The graph shows recent monthly mean carbon dioxide globally averaged over marine surface sites. The Global Monitoring Division of NOAA/Earth System Research Laboratory has measured carbon dioxide and other greenhouse gases for several decades at a globally distributed network of air sampling sites (Conway, 1994). A global average is constructed by first fitting a smoothed curve as a function of time to each site, and then the smoothed value for each site is plotted as a function of latitude for 48 equal time steps per year. A global average is calculated from the latitude plot at each time step (Masarie, 1995). The last four complete years plus the current year are shown here. The last year of data is still preliminary, pending recalibrations of reference gases and other quality control checks. Data are reported as a dry mole fraction defined as the number of molecules of carbon dioxide divided by the number of molecules of dry air multiplied by one million (ppm). The dashed red line with diamond symbols represents the monthly mean values, centered on the middle of each month. The black line with the square symbols represents the same, after correction for the average seasonal cycle. The latter is determined as a moving average of ten adjacent seasonal cycles centered on the month to be corrected, except for the first and last five years of the record, where the seasonal cycle has been averaged over the first and last ten years, respectively. Click for a comparison with recent trends in carbon dioxide at Mauna Loa, Hawaii, which has the longest continuous record of direct atmospheric CO2 measurements.

The table shows annual mean carbon dioxide growth rates based on globally averaged marine surface data. The annual mean rate of growth of CO2 in a given year is the difference in concentration between the end of December and the start of January of that year. It represents the sum of all CO2 added to, and removed from, the atmosphere during the year by human activities and by natural processes. The annual mean growth during the previous year is determined by taking the average of the most recent December and January months, corrected for the average seasonal cycle, as the trend value for January 1, and then subtracting the same December-January average measured one year earlier. Our first estimate for the annual growth rate of the previous year is produced in January of the following year, using data through November of the previous year. That estimate will then be updated in February using data though December, and again in March using data through January. We finalize our estimate for the growth rate of the previous year in the fall of the following year because a few of the air samples on which the global estimate is based are received late in the following year. The values in this table are subject to change depending on quality control checks of the measured data, but any revisions are expected to be small. The estimates of the global mean CO2 concentration, and thus the annual growth rate, are updated every month as new data come in. The statistics are as follows. If we estimate during a given month ("m") the global average CO2 during the previous month ("m-1"), the result differs from the estimate made (up to almost a year later) when all the data are in, with a standard deviation of 0.57 ppm. For month m-2, the standard deviation is 0.17 ppm, and for month m-3 it is 0.10 ppm. We decided to provide the global mean estimates with a lag of two months. Thus, a December average is first calculated during the following February.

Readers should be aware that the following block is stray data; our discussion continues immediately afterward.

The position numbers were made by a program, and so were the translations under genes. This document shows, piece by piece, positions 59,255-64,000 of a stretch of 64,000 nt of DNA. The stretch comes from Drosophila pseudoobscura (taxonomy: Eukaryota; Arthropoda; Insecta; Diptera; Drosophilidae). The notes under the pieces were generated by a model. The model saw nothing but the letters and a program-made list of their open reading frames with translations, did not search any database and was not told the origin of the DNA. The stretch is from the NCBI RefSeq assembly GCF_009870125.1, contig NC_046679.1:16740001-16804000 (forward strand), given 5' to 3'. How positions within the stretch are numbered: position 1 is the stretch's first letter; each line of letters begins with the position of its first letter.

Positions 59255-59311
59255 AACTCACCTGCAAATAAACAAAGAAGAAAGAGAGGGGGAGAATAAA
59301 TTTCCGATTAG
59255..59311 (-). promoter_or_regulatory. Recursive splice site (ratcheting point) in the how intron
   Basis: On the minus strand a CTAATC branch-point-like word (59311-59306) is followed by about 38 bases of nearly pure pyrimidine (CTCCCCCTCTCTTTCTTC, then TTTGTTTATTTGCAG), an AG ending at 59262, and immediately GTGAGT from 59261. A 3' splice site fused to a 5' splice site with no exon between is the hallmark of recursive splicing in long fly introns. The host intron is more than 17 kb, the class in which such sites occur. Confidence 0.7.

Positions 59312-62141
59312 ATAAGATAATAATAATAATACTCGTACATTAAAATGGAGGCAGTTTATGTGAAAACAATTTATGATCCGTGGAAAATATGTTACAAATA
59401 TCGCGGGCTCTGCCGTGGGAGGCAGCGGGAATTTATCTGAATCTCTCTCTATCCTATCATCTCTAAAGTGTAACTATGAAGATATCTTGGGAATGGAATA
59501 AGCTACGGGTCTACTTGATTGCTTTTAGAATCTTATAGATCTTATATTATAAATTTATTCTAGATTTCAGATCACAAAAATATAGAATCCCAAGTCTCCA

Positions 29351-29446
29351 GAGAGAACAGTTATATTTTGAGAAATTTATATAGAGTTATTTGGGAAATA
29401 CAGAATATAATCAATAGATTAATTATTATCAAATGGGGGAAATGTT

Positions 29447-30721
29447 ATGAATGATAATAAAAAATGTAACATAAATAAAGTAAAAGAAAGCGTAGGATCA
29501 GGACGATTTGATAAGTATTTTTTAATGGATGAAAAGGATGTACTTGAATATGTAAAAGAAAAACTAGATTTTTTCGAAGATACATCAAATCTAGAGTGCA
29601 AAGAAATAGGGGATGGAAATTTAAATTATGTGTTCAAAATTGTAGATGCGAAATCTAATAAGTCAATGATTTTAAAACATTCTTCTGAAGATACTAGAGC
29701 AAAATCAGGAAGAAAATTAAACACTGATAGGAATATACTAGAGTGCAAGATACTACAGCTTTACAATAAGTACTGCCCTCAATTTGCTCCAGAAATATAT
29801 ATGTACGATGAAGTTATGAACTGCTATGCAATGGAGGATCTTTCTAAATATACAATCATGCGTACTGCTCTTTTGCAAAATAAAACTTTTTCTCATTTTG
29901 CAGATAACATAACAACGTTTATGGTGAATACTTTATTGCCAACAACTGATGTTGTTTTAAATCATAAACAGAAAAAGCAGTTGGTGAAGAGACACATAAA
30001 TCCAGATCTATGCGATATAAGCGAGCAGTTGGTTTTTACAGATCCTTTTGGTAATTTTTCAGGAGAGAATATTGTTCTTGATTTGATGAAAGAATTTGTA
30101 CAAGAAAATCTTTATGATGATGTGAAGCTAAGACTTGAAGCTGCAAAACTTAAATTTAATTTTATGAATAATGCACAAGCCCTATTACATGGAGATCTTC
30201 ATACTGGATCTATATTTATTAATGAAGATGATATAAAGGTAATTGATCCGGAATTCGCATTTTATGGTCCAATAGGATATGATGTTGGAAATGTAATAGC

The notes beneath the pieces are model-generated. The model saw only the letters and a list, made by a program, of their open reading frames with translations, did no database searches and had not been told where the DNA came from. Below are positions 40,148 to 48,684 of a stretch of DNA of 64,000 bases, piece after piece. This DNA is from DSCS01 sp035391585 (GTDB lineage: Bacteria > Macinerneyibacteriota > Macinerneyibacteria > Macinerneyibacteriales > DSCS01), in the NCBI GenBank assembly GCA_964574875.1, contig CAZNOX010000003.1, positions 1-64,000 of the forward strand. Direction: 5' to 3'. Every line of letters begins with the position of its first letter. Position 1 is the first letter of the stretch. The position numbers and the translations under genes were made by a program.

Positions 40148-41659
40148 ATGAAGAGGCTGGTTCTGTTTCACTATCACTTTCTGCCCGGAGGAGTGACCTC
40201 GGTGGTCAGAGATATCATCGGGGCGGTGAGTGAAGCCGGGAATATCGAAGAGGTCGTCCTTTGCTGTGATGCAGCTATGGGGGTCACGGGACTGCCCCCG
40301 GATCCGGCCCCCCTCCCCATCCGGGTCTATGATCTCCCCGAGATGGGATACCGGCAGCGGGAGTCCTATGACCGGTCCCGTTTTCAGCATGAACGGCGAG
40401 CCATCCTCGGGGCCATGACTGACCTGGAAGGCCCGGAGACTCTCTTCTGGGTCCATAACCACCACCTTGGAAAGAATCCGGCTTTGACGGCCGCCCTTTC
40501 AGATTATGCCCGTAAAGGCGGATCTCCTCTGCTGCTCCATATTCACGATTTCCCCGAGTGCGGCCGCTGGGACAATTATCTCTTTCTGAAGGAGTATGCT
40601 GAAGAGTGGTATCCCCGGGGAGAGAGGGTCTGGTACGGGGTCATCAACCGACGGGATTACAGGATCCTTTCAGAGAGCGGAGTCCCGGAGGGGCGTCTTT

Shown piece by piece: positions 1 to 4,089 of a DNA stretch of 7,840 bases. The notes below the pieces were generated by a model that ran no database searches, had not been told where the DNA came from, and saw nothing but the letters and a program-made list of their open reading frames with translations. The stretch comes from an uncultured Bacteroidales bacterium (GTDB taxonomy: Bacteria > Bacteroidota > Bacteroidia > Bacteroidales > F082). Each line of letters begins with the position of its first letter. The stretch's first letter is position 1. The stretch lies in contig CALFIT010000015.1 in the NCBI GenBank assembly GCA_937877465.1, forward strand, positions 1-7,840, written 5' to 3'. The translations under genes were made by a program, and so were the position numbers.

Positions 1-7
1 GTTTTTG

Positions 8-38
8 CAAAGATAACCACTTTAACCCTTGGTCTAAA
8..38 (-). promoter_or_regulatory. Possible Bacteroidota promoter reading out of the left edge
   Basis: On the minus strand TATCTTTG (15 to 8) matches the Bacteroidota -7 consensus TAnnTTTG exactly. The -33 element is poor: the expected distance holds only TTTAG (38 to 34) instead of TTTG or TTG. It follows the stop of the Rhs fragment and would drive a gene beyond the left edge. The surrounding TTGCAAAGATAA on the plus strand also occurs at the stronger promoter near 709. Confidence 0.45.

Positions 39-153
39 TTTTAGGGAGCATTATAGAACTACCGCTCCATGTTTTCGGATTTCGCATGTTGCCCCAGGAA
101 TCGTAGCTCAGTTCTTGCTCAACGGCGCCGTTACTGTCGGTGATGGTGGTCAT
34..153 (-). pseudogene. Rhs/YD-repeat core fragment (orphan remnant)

Click here for the globally averaged marine surface data.

Contact: Thomas Conway, ESRL/GMD, ph. 303 497 6681, Thomas.J.Conway@noaa.gov or Pieter Tans, ESRL/GMD, ph. 303 497 6678, Pieter.Tans@noaa.gov

References:

T.J. Conway, P.P. Tans, L.S. Waterman, K.W. Thoning, D.R. Kitzis, K.A. Masarie, and N. Zhang, Evidence of interannual variability of the carbon cycle from the NOAA/CMDL global air sampling network, J. Geophys. Research, vol. 99, 22831-22855, 1994.

K.A. Masarie, P.P. Tans, Extension and integration of atmospheric carbon dioxide data into a globally consistent measurement record, J. Geopys. Research, vol. 100, 11593-11610, 1995.